do it as follows:
$$f(x) = \underbrace{P_n(x)}_{\mbox{Taylor polynomial}} +
\underbrace{R_n(x)}_{\mbox{remainder term}},$$ where
$$P_n(x)=f(x_0)+ f^\prime(x_0)(x-x_0) +
\frac{f^{\prime\prime}(x_0)}{2!}(x-x_0)^2 + \cdots +
\frac{f^{(n)}(x_0)}{n!}(x-x_0)^n$$ is the *$n$th order Taylor
polynomial* of $f$ about $x_0$, and
$$R_n(x)=\frac{f^{(n+1)}(\xi(x))}{(n+1)!}(x-x_0)^{n+1}$$ is the
*remainder term* or *truncation error*. The point $\xi(x)$ in the error
term lies somewhere between the points $x_0$ and $x$. If we look at the
infinite sum ( let $n\rightarrow\infty$), then the resulting infinite
sum is called the *Taylor series of $f(x)$ about $x=x_0$*. This result
is also know as *Taylor’s Theorem*.

Remember that we assumed that $f(x)$ is smooth (in particular, that its derivatives up to order $(n+1)$ exist and are finite). That means that all of the derivatives appearing in $P_n$ and $R_n$ are bounded. Therefore, there are two ways in which we can think of the Taylor polynomial $P_n(x)$ as an approximation of $f(x)$:

First of all, let us fix $n$. Then, we can improve the approximation by letting $x$ approach $x_0$, since as $(x-x_0)$ gets small, the error term $R_n(x)$ goes to zero ($n$ is considered fixed and all terms depending on $n$ are thus constant). Therefore, the approximation improves when $x$ gets closer and closer to $x_0$.

Alternatively, we can think of fixing $x$. Then, we can improve the approximation by taking more and more terms in the series. When $n$ is increased, the factorial in the denominator of the error term will eventually dominate the $(x-x_0)^{n+1}$ term (regardless of how big $(x-x_0)$ is), and thus drive the error to zero.

In summary, we have two ways of improving the Taylor polynomial approximation to a function: by evaluating it at points closer to the point $x_0$; and by taking more terms in the series.

This latter property of the Taylor expansion can be seen by a simple example. Consider the Taylor polynomial for the function $f(x)=\sin(x)$ about the point $x_0=0$. All of the even terms are zero since they involve $sin(0)$, so that if we take $n$ odd ( $n=2k+1$), then the $n$th order Taylor polynomial for $sin(x)$ is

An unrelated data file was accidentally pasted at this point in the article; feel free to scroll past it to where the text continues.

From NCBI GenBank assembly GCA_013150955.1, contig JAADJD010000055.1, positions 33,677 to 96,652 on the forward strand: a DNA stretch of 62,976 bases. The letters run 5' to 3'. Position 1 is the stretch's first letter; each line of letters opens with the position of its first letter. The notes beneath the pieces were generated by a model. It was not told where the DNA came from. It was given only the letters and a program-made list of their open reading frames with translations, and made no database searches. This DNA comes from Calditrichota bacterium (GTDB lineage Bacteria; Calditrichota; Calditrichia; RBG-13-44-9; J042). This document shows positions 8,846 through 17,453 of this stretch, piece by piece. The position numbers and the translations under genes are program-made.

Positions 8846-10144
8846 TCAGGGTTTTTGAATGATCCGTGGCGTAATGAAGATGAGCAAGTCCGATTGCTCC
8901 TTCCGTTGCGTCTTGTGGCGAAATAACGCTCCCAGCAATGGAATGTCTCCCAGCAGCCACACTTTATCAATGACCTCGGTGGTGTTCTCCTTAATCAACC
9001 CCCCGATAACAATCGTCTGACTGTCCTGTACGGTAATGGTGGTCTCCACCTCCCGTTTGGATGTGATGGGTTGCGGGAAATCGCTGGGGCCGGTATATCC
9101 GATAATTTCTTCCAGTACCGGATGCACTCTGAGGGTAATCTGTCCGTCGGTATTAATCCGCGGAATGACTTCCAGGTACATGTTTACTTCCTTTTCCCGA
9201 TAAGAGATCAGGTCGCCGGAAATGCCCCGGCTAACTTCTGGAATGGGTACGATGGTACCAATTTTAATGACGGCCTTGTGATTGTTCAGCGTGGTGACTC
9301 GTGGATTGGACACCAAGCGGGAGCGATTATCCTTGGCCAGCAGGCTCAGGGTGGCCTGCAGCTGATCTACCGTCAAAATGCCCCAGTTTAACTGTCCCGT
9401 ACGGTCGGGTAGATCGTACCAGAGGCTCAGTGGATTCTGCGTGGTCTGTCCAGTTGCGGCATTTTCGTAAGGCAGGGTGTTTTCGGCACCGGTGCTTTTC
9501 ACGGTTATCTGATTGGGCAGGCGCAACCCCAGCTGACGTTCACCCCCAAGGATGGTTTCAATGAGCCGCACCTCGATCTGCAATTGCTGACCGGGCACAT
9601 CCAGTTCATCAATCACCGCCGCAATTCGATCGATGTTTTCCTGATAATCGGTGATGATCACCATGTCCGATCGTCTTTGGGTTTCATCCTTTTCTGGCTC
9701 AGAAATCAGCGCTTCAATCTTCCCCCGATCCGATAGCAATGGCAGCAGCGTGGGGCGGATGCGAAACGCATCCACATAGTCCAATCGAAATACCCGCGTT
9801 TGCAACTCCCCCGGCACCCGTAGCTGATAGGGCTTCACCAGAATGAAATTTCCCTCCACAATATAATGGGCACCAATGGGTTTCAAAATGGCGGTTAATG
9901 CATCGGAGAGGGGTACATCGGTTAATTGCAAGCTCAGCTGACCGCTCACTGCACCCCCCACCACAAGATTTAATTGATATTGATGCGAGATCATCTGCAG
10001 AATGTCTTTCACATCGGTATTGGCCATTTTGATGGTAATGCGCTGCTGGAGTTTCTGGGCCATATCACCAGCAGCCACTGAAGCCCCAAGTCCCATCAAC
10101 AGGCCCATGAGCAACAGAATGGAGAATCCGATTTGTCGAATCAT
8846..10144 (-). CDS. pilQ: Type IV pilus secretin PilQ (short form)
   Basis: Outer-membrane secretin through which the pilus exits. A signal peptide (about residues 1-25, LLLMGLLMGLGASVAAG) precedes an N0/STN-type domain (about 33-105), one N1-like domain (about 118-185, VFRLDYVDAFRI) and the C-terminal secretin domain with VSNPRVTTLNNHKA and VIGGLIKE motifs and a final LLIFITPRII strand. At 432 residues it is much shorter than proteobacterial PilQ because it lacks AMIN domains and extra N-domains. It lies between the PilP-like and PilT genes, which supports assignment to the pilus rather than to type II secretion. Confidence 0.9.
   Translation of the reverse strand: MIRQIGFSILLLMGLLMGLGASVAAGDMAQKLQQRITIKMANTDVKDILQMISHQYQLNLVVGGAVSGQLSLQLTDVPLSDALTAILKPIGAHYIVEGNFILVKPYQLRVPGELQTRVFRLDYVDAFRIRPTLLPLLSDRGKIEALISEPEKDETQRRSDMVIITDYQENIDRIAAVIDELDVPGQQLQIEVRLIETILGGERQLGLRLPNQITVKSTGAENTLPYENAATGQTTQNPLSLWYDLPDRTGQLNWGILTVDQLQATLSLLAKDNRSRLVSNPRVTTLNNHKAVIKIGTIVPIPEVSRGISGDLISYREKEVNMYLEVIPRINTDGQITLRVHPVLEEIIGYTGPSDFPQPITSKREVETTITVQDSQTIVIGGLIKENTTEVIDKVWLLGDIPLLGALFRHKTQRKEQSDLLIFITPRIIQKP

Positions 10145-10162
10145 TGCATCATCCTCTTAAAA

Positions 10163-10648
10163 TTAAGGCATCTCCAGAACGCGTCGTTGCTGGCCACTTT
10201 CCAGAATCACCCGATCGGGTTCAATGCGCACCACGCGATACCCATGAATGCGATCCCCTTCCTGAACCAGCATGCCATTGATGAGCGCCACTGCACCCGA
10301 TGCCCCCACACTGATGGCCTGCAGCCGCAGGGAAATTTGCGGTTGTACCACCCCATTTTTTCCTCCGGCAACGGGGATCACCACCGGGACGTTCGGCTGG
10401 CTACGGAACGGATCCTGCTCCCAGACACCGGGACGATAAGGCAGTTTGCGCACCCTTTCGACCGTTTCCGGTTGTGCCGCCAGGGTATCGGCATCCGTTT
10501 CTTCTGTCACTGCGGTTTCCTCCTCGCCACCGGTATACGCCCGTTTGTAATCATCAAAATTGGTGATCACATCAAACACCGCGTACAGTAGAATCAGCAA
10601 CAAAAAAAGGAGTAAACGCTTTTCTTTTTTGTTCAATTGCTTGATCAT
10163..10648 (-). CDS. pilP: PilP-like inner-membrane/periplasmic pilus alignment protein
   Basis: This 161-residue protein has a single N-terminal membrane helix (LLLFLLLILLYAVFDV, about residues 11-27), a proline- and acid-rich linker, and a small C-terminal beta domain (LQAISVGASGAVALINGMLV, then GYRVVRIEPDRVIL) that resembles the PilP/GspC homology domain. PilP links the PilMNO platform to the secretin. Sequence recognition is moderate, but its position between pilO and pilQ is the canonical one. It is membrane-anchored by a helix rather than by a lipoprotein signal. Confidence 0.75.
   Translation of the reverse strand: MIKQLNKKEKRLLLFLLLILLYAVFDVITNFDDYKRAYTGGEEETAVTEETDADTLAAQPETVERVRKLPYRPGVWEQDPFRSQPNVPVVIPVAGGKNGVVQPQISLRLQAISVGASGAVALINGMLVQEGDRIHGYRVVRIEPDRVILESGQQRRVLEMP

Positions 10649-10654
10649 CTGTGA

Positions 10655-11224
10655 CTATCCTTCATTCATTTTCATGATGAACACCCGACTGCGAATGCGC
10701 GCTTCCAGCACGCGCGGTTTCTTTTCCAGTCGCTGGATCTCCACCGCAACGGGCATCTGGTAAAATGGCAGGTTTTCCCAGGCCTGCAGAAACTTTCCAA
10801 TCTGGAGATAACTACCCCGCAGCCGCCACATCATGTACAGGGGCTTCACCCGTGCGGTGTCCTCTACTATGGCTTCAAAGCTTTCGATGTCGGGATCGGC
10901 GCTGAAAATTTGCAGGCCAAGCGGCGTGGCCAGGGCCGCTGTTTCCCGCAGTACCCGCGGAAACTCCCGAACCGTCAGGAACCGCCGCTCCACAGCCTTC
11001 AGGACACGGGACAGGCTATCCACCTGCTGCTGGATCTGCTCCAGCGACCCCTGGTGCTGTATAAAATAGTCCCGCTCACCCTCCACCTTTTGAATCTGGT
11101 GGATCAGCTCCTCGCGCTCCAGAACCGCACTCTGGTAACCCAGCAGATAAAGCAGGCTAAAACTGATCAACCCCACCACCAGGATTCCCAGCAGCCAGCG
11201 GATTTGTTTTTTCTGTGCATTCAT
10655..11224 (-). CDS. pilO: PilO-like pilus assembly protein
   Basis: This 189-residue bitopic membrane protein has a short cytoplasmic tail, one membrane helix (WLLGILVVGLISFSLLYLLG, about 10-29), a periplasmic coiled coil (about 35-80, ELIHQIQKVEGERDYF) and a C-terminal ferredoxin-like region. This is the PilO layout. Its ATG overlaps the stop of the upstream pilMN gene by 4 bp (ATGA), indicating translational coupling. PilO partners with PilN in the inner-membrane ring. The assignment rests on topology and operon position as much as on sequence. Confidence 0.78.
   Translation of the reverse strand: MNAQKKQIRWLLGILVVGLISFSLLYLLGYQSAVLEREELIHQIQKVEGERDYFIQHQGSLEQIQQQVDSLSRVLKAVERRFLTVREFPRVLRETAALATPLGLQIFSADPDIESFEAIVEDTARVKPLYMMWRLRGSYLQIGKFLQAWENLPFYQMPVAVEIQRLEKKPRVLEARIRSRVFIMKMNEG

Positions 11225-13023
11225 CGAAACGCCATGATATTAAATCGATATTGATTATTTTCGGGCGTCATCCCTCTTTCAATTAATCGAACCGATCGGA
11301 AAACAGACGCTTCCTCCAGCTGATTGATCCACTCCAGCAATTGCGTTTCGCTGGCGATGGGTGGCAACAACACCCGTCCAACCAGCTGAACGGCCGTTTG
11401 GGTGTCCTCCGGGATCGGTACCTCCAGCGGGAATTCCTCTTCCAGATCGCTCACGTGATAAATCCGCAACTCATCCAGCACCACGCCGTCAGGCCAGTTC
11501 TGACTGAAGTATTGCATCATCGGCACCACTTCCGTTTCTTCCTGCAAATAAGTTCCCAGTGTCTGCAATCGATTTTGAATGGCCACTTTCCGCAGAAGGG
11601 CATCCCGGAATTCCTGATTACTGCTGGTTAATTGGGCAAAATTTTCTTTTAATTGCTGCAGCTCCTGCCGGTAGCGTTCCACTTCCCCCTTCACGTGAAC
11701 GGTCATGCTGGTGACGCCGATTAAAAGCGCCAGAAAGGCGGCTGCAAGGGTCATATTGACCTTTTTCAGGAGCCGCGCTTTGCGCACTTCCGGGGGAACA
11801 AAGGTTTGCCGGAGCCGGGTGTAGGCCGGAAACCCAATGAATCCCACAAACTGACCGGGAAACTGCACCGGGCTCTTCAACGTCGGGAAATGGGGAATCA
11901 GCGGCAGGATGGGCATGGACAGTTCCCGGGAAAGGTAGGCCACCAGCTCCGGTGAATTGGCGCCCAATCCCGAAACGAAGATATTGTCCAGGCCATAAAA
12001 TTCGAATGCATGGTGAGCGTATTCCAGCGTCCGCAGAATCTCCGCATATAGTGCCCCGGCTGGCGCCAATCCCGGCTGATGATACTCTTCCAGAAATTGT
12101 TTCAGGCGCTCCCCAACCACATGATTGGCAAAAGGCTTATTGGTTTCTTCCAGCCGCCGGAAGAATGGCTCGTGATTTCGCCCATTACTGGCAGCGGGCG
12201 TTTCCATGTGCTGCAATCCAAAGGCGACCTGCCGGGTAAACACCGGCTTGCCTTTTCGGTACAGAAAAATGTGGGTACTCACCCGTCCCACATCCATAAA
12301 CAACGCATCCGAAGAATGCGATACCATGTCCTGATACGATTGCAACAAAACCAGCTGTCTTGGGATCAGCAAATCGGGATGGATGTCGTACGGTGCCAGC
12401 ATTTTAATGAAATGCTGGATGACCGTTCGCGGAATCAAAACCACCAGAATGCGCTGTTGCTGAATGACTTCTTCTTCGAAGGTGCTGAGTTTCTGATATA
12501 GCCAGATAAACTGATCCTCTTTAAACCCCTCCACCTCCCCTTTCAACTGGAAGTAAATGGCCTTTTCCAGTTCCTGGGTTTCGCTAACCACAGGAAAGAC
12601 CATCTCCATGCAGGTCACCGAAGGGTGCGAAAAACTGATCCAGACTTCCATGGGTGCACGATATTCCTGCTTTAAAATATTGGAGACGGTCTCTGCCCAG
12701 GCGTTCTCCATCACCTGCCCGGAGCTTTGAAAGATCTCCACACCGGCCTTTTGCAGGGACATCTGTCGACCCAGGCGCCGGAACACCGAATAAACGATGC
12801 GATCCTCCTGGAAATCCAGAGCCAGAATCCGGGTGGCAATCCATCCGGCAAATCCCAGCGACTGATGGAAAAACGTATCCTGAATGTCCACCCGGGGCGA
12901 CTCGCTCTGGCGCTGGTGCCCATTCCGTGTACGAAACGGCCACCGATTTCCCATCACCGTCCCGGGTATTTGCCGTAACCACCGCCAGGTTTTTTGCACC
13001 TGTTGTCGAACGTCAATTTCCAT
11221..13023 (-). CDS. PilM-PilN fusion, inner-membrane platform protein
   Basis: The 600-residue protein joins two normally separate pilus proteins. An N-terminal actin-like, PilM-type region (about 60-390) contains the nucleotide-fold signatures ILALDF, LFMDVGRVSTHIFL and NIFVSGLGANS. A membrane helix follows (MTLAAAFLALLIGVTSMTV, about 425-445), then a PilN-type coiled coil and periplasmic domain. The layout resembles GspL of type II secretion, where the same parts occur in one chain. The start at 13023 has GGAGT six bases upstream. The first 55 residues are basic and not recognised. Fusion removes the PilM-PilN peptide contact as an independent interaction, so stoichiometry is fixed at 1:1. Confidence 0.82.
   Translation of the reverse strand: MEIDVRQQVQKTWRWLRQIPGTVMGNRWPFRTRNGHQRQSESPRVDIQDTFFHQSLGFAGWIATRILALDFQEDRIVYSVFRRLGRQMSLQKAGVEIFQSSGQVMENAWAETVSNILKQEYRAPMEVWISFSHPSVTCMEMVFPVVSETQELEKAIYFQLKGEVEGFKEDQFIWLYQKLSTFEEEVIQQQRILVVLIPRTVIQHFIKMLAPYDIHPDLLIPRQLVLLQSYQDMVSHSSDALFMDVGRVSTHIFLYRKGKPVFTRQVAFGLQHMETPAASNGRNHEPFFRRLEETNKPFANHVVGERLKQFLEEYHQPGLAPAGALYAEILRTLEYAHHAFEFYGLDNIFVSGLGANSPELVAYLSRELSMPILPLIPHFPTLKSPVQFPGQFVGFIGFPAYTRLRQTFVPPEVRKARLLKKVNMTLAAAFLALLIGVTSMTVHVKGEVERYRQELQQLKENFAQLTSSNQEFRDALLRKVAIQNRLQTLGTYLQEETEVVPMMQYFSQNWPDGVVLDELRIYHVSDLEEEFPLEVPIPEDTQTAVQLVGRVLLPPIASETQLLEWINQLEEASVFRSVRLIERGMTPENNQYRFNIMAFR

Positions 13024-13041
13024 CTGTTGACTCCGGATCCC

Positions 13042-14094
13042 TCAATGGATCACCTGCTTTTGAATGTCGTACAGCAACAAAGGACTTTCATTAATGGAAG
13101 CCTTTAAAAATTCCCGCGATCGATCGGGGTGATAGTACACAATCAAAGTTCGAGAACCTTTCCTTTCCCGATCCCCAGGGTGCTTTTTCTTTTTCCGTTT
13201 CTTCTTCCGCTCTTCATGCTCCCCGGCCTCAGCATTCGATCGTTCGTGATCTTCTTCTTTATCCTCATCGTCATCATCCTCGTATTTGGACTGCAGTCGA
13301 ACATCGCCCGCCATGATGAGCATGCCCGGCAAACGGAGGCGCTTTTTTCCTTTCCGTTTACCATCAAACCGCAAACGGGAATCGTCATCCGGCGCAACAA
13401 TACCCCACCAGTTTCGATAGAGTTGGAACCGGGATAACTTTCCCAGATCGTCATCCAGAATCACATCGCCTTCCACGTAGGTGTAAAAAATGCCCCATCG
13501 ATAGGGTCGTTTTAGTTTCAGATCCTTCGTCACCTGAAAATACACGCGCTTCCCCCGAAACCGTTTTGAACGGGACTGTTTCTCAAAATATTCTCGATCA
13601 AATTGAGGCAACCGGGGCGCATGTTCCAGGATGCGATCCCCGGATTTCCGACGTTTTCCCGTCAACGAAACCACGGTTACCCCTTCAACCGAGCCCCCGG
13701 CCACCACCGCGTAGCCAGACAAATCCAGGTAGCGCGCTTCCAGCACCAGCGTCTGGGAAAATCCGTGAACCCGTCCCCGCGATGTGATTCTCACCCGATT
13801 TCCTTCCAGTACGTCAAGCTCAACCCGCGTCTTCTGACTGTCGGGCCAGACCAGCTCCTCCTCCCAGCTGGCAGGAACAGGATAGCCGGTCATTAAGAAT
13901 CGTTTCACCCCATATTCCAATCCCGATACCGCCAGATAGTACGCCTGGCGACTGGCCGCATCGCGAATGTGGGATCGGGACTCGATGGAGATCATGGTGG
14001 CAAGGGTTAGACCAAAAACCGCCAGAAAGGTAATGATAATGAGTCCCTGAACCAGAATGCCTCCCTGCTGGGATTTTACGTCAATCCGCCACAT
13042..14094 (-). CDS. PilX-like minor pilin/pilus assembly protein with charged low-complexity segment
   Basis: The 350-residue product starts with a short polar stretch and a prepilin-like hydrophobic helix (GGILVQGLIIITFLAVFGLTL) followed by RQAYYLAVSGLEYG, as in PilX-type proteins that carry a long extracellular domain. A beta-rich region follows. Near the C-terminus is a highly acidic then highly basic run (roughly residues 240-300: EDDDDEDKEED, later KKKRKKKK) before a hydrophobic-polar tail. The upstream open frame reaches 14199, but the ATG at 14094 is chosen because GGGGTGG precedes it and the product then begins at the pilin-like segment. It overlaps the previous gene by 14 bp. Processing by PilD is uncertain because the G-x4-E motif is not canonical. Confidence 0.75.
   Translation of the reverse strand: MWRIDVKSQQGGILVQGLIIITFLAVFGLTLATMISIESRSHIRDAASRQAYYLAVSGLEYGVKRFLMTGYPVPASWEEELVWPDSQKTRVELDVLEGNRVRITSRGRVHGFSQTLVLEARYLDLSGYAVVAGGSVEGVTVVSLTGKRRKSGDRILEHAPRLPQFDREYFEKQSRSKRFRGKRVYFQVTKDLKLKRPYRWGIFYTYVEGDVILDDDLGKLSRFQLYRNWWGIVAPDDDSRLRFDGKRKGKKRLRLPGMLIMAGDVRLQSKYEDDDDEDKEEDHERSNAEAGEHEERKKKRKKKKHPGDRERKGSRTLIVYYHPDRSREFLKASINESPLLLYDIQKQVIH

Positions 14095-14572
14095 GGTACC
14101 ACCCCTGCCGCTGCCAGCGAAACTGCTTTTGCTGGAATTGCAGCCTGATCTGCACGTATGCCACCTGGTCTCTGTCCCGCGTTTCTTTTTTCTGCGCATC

$$P_{2k+1}(x)=x - \frac{x^3}{3!}+\frac{x^5}{5!} -\frac{x^7}{7!}+\cdots +\frac{x^{2k+1}}{(2k+1)!}.\ eq: taylor$$

The plot in Figure: Taylor illustrates quite clearly how the approximation improves both as $x$ approaches 0, and as $n$ is increased.

(We'll go over sin_taylor.py, the python module that generated Figure: Taylor in class)

In [4]:

```
Image(filename='images/taylor.png',width='80%')
```

Out[4]:

Figure: Taylor -- Plot of $\sin(x)$ compared to its Taylor polynomial approximations about $x_0=0$, for various values of $n=2k +1$ in eq: taylor.

Consider a specific Taylor polynomial, say $P_3(x)$ ( fix $n=3$). Notice that for $x$ far away from the origin, the polynomial is nowhere near the function $\sin(x)$. However, it approximates the function quite well near the origin. On the other hand, we could take a specific point, $x=5$, and notice that the Taylor series of orders 1 through 7 do not approximate the function very well at all. Nevertheless the approximation improves as $n$ increases, as is shown by the 15th order Taylor polynomial.

Unlike a mathematician, who can deal with real numbers having infinite
precision, a computer can represent numbers with only a finite number of
digits. The best way to understand how a computer stores a number is to
look at its *floating-point form*, in which a number is written as
$$\pm 0.d_1 d_2 d_3 \ldots d_k \times 10^n,$$ where each digit, $d_i$ is